Saturday, April 30, 2016

The OOPS! file: numbers and letters that just miss the target

Street signs are supposed to tell you where you are and describe what something is.  Clarity matters most, of course, but so does design.  Even when you can read a sign without ambiguity, there is--or should be--an internal logic, born of the mechanics of the pen stroke and the habits of the reading eye, that gives the lettering integrity.  Still, here and there you see a small blooper.  IF you are a calligrapher, you can't not see it.  

It's good for our eyes to pay close attention the calligraphy style of what we read.  Every once in a while you will be rewarded with a sign that makes you ask, "What was that designer thinking ?!"  Take a picture and start a collection.  

Here are a few from my OOPS file: 

This swash on capital I got kind of carried away with itself, and now I find it hard not to read it as a capital T, that turns Infanta and Isabel to Tnfanta and Tsabel. 
Segovia, Spain.  

 This small a is missing the last little square stroke at the lower right corner that would make it more readable, while the n is just plain turned backward, or as graphic designers call it, "flopped."
Teatro Cervantes, Segovia, Spain

The right corner of this small e has its point  snipped off.  The correct form is shown next to it. 

The numeral 3 in this 32 has been installed upside-down. It looks top-heavy.  The lower curve should actually be a little larger than the upper curve.   

The W at left is backward, all too easy to do when using stencils.    

The design at right is clear and simple, but the edges of the white letters disappear where they overlay the beige background, making the M, in particular, hard to decipher.  Tomas turns into Tovas.  

The thick stroke should be on the left and the
thin stroke on the right (it's correct in the
brass letters below, set into the pavement).  

I pass this sign almost every day on the corner of Boylston and Clarendon St, and wonder who turned this V around: the architect, or the installer, or the fabricator.  It's a common mistake, for those who have never held a calligraphy pen in their hand.  

Thursday, April 21, 2016

The last few letters from Spain

A few letters from my recent trip: M and S, in honor of, well, me.  

If you squint at O S O (cropped from "El Coso" logo), it can look like a face staring at you through glasses.   


Sunday, April 17, 2016

Two Spanish calligraphers and their eye for letters

I was lucky to meet Spanish calligrapher Juan Quiros in Valencia, and talk about freelancing, his life as a calligrapher, and the rich assortment of letters he sees on walks around the city.  The picture shows us having tea in the Colon Market.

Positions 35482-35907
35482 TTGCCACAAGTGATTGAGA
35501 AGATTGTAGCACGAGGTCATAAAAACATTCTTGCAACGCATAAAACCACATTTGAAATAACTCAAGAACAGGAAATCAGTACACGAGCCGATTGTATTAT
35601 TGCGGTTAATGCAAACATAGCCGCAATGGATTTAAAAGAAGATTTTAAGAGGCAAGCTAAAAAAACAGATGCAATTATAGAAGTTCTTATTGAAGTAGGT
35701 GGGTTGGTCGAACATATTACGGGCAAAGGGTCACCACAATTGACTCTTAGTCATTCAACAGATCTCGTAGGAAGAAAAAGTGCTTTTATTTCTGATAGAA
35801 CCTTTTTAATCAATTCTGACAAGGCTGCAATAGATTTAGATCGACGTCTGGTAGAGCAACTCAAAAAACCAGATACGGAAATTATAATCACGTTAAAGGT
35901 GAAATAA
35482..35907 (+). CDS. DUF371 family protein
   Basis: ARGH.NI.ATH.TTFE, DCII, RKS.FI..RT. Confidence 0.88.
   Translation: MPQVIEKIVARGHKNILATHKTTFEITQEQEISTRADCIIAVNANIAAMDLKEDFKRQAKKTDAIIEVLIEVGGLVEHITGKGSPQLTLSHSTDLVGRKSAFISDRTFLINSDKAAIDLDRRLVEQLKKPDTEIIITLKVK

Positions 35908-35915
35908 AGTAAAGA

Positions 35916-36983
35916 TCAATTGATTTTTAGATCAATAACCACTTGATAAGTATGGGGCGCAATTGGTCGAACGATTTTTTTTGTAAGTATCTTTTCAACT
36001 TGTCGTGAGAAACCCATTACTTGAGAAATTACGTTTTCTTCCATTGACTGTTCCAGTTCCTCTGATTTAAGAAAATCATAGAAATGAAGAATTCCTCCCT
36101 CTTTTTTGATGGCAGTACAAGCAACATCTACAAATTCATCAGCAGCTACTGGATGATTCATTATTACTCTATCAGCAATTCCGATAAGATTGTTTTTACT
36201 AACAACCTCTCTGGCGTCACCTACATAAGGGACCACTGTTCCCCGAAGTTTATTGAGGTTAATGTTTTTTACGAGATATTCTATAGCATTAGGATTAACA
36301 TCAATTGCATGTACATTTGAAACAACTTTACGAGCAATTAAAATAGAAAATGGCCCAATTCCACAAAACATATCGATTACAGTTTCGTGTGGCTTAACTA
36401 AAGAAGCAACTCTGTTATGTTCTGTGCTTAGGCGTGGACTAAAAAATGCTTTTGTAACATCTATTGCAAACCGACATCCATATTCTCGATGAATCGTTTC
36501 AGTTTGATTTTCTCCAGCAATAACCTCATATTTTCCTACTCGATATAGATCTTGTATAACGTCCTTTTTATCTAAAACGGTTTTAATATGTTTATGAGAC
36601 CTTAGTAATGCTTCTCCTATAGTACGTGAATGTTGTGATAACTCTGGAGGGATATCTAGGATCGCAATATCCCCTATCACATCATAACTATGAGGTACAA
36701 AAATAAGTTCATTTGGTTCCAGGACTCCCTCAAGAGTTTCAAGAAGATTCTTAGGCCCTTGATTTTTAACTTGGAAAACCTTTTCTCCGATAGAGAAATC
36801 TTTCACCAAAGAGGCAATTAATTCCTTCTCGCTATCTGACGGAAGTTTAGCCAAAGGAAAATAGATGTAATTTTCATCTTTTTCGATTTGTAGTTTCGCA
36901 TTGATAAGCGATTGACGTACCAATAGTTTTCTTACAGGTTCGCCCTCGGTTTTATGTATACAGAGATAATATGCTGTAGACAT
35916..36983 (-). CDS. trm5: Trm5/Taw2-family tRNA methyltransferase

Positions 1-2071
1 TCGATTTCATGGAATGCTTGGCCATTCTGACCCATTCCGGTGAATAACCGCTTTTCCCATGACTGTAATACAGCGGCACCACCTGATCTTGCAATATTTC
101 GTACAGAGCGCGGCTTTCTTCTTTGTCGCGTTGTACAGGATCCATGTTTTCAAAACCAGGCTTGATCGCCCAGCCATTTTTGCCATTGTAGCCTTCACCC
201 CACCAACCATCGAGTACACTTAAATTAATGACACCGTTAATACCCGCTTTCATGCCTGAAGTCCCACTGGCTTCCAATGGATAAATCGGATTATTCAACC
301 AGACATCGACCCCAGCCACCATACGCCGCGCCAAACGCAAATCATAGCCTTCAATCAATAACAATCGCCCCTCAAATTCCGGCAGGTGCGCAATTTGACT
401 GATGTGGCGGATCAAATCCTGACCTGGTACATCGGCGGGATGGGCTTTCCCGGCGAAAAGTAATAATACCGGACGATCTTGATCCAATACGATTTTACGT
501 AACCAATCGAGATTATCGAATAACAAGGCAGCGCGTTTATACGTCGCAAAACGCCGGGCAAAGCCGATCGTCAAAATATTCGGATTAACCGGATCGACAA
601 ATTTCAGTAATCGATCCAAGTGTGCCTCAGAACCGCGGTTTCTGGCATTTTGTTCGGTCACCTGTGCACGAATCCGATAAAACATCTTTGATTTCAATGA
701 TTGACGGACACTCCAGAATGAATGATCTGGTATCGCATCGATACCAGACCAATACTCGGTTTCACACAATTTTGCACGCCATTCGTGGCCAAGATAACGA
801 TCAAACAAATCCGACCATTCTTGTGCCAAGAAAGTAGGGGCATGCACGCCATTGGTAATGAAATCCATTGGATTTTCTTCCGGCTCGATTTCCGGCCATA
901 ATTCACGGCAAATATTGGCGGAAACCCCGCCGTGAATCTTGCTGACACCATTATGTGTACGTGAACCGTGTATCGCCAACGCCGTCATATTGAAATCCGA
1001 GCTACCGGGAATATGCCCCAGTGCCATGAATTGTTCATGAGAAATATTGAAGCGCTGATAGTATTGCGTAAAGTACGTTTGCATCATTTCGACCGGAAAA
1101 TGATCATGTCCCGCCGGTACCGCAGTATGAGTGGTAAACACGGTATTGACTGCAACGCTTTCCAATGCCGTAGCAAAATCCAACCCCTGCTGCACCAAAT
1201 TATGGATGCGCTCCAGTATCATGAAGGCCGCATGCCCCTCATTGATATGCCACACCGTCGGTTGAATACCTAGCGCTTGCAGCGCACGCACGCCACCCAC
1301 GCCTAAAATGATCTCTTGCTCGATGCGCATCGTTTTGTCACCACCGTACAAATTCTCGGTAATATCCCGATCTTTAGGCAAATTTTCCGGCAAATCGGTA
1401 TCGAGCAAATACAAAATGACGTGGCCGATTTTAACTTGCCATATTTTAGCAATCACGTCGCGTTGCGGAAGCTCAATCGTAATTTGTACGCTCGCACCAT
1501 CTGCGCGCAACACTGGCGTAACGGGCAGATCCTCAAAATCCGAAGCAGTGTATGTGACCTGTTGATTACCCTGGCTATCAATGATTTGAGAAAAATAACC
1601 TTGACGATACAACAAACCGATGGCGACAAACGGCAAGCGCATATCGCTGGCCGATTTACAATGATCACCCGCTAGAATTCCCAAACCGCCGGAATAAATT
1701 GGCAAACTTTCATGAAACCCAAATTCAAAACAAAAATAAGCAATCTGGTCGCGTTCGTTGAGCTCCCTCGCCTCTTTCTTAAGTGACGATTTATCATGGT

Joan and several like-minded friends have opened my eyes to all the other letters I can see if I manage to come back some day.  
On Facebook, David Quay has the eye of a genius for beautiful and interesting Spanish letters.  I wish I'd seen this letter-artist's stream of wonderful photos.  Evidently I just scratched the surface of the riches offered by signage in Valencia and Barcelona.  Next time!  
Interested calligraphers can friend them on Facebook and follow their urban letters.  

Saturday, April 9, 2016

Iron monograms

Valencia's architectural style offers a lot of ornamental iron work, along with a lot of tile (they even put decorative tile on the underside of little outdoor outdoor balconies!).  Often an elaborate iron gate in a doorway includes the initials of the building's title. 

B + V 
G + B

J + C + M

A beautiful example.  

Tuesday, April 5, 2016

Moorish flavor in a few Spainsh calligraphy signs

Well-chosen calligraphy helps add flavor to simple logos and signs.  Spain absorbed 800 years of Muslim influence on art, architecture, dress, cuisine, and music.  
Here is some creative lettering from restaurant signs, reflecting the underlying Moorish influence in Spanish art. 

A sign for a Flamenco venue at left evokes the arched doorways, keyhole screens, and pointed domes of Moorish architecture. 

The flowing curves of Arabic calligraphy appear below in the letters of another restaurant. 


Monday, April 4, 2016

Madrid street numerals

I saw these numbers recently on the streets of Spain.  The 17 at right is a particularly ornate example of the many tile numbers that designate homes and businesses.  

Left, a favorite Spanish color scheme of blue, turquoise, yellow, and gold--also a favorite Moorish palette.  

Below, a metal 4 has pleasing curves.  And an almost unreadable 13 (?) challenges interpretation.  

And these three were from tile, for house numbers in Toledo; very standardized but appealing, nevertheless.  

I've collected several more numerals from Segovia. One is carved in granite, with both strength and elegance, on the base of a statue.  Two are included simply for their color.   

Friday, April 1, 2016

The fame in Spain stays mainly in the A's

I've started collecting examples of the letter A that have caught my eye on the streets of Valencia, Madrid, Segovia, and Toledo.  Here are a few from my walks.  

On my next trip, I will have to bring a zoom lens.  Meanwhile, thank you for tolerating their low-res graininess:  

A simple letter A, except for the little 
extension of the cross stroke to the left.  


Raised letter carved in granite.
                    Two As from the same logo.